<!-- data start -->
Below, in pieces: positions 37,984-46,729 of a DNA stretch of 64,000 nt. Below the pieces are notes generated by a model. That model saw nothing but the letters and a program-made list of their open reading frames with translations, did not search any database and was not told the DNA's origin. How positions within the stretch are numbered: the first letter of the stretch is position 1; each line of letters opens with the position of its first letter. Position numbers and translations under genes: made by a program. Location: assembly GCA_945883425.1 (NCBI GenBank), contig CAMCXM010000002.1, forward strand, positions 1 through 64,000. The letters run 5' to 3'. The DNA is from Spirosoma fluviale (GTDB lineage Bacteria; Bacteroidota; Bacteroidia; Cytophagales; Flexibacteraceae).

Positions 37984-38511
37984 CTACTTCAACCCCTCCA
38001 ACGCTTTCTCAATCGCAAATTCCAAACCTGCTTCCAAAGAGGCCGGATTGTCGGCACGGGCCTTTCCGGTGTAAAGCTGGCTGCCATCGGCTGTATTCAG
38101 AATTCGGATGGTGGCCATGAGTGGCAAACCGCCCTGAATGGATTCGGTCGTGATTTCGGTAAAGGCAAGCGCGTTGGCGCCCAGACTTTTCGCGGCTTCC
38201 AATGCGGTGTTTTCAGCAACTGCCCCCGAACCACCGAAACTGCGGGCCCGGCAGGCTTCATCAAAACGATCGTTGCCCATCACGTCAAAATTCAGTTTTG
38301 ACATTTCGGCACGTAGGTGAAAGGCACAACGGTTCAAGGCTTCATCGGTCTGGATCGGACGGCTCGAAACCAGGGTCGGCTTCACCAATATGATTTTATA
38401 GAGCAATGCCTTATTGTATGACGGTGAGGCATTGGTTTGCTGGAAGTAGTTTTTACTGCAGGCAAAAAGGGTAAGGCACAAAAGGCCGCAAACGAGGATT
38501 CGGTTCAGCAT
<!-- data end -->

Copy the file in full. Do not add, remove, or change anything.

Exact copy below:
Below, in pieces: positions 37,984-46,729 of a DNA stretch of 64,000 nt. Below the pieces are notes generated by a model. That model saw nothing but the letters and a program-made list of their open reading frames with translations, did not search any database and was not told the DNA's origin. How positions within the stretch are numbered: the first letter of the stretch is position 1; each line of letters opens with the position of its first letter. Position numbers and translations under genes: made by a program. Location: assembly GCA_945883425.1 (NCBI GenBank), contig CAMCXM010000002.1, forward strand, positions 1 through 64,000. The letters run 5' to 3'. The DNA is from Spirosoma fluviale (GTDB lineage Bacteria; Bacteroidota; Bacteroidia; Cytophagales; Flexibacteraceae).

Positions 37984-38511
37984 CTACTTCAACCCCTCCA
38001 ACGCTTTCTCAATCGCAAATTCCAAACCTGCTTCCAAAGAGGCCGGATTGTCGGCACGGGCCTTTCCGGTGTAAAGCTGGCTGCCATCGGCTGTATTCAG
38101 AATTCGGATGGTGGCCATGAGTGGCAAACCGCCCTGAATGGATTCGGTCGTGATTTCGGTAAAGGCAAGCGCGTTGGCGCCCAGACTTTTCGCGGCTTCC
38201 AATGCGGTGTTTTCAGCAACTGCCCCCGAACCACCGAAACTGCGGGCCCGGCAGGCTTCATCAAAACGATCGTTGCCCATCACGTCAAAATTCAGTTTTG
38301 ACATTTCGGCACGTAGGTGAAAGGCACAACGGTTCAAGGCTTCATCGGTCTGGATCGGACGGCTCGAAACCAGGGTCGGCTTCACCAATATGATTTTATA
38401 GAGCAATGCCTTATTGTATGACGGTGAGGCATTGGTTTGCTGGAAGTAGTTTTTACTGCAGGCAAAAAGGGTAAGGCACAAAAGGCCGCAAACGAGGATT
38501 CGGTTCAGCAT